Bake your own Christmas cake with Rachel Allen

Half of us think a home-made Christmas cake is out of reach – and Rachel Allen is out to prove us wrong. Claire Spreadbury dons an apron and discovers just how easy a festive bake can be

MAKING a Christmas cake is a bit of an epic challenge, isn’t it? First comes the planning, then the mixing, then months of feeding it booze, then baking, making marzipan and spending an eternity icing it – only for half your Christmas party to turn their noses up and opt for the chocolate log. It’s a whole lot of festive faff I’ve never involved myself in.

The cake was something my mum always made and now she’s not around, I either don’t bother or make do with a ready-made Marks & Spencer affair. And it seems I’m not alone.

A whopping one in five of us apparently buy a Christmas cake and pass it off as our own, according to research by Currys PC World. And unsurprising, less than half of us make the effort to bake our own cake, because we just don’t think we’re capable. We might love a bit of Bake Off and attempt the odd batch of biscuits here and there, but a Christmas cake is serious business, right?

Wrong. And the lovely Rachel Allen is here to prove it.

Not only can her delicious cake be made on Christmas Eve but it’s so easy, she reckons everyone of us can bake it. I agree to meet her for a masterclass and put this to the test.

She arrives, relaxed and mumsy, popping on her pinny and getting stuck in. She’s passionate about her craft but insists this cake is easier than making a Victoria Sponge.

“I like to include lots of other dried fruit, rather than just raisins, sultanas and currants,” she declares, throwing in a multitude of bits and pieces. “But feel free to play around with that. I love the toffee flavour of dates and crystallised ginger with the sugar on.”

And as for feeding the cake with alcohol, as long as the fruit’s soaked for at least two hours, that’s more than enough, but if you do have time, you can leave it to get sozzled for a couple of days.

Now this isn’t your traditional Christmas cake. It’s iced with an almond paste, “which is a bit like marzipan” – but so much nicer.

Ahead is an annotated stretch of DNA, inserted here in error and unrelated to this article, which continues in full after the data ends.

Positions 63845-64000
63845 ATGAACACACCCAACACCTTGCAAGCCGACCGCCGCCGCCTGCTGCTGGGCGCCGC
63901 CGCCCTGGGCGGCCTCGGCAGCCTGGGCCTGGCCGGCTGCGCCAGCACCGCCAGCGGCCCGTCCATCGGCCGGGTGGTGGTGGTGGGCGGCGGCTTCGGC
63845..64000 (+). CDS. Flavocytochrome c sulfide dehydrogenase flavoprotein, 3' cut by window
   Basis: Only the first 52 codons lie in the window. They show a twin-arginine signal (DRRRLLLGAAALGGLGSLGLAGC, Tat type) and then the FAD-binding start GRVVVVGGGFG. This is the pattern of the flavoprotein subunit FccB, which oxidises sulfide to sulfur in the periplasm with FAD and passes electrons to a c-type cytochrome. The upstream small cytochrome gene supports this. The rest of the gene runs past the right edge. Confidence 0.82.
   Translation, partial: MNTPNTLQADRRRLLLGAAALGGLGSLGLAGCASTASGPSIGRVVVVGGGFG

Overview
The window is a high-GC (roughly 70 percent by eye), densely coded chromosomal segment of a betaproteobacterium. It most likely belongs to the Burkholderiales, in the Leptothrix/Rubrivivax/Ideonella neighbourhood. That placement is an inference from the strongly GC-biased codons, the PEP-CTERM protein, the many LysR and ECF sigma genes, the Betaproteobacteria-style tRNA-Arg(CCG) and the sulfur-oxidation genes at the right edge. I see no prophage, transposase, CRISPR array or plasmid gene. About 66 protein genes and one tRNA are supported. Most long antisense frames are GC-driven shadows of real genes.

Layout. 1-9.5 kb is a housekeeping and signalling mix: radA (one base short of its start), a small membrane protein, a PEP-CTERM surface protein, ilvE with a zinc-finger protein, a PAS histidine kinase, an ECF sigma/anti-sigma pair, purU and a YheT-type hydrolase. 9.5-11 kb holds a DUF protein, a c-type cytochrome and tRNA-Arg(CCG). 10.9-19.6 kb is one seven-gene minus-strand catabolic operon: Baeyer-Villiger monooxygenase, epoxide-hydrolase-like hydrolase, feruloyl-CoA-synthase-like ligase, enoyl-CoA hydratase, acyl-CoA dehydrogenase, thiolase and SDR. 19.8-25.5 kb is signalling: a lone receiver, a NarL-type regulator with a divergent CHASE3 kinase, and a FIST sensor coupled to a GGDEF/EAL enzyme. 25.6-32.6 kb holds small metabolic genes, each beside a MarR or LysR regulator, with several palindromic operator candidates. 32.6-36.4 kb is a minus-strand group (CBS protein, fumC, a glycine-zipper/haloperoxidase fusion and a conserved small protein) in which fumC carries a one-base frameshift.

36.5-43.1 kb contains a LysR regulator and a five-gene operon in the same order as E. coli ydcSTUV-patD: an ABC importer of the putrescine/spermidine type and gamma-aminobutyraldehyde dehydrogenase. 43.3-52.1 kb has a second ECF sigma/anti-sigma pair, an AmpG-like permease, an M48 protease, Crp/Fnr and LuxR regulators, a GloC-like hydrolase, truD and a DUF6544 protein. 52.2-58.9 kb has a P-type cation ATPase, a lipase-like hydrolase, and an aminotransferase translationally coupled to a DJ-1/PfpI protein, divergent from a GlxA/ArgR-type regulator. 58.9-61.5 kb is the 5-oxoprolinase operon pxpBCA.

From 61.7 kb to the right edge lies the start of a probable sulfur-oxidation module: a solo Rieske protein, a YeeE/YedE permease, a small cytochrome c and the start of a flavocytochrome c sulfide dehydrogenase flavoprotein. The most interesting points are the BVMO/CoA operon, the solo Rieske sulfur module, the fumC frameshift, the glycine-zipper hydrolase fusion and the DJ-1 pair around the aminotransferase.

Getting the paste to come together is a bit of an effort. You’ll feel like you want to add more water (or brandy) but keep at it and it will be fine. “Tip the last drop of egg in and that will probably do it,” she says.

It does fall apart a bit but you patch it up like pastry and once the icing’s on the cake, go to town on it with a flat-edge cake smoother or a palette knife. The smoothing part is actually enormously therapeutic.

Once you’re done – Allen recommends rolling a glass around the sides to ensure there are no gaps between the cake and the icing . And there you have it – the easiest Christmas cake you could make.

 

 

Rachel Allen's Christmas cake with toasted almonds

150g sultanas

150g raisins

110g chopped dried cranberries

110g chopped candied peel

110g chopped dates

110g chopped dried apricots

50g chopped crystallized ginger

150ml brandy or whiskey

275g butter, softened

275g soft light brown sugar

5 eggs

1 orange rind grated finely

50g ground almonds

275g flour

2tsp mixed spice

For the Almond Paste:

450g ground almonds

450g caster sugar

1 large or 2 small eggs

2tbsp brandy or whiskey

A few drops of almond essence

To brush on the cake:

1 small egg white, lightly beaten

2 egg yolks

Preheat the oven to 150C/135 fan/300F/gas mark 2.

Line the base of a 23-inch non-stick cake tin and butter the sides. You can also put parchment paper around the outside of the tin to stop the cake drying out in the oven.

Place the dried fruit etc in a bowl. Pour on the alcohol and allow to soak for at least two hours.

In a mixing bowl, cream the butter well. Add the sugar and beat well and then beat eggs one by one. Stir in the orange zest and almonds.

Sift in the flour and spices and fold in gently followed by the fruit and any alcohol left.

Transfer into a prepared tin and bake for 2.5 -3.25 hours. Pour another tablespoon or two of the alcohol over the cake, as soon as it out of the oven. Cover the cake with tin foil, this will keep it soft while cooling. Once the cake has cooled, remove from tin and cover it again in tin foil.

To make the almond paste:

Preheat the oven to 220C/425F/gas mark 7. Mix the almonds and sugar. In another bowl, beat eggs, add brandy or whiskey and almond essence, then add to the dry ingredients and mix to a stiff paste.

Sprinkle the worktop with icing sugar, turn out the paste and work lightly until smooth.

Remove all foil and greaseproof paper from the cake. Take about half the almond paste and place it on a worktop, dusted with icing sugar. Roll until about 1cm thick.

Paint the top of the cake with the lightly-beaten egg white and put the cake, sticky side down onto the paste. Cut around the edge of the cake, then place it the right side up with the lid of paste on top.

Roll out two long strips of almond paste ( the length of the circumference of the cake) and trim it to the height of the cake with a palette knife. Press the strips against the sides of the cake and brush entire surface with egg yolk.

Bake the cake for 10-20 minutes.


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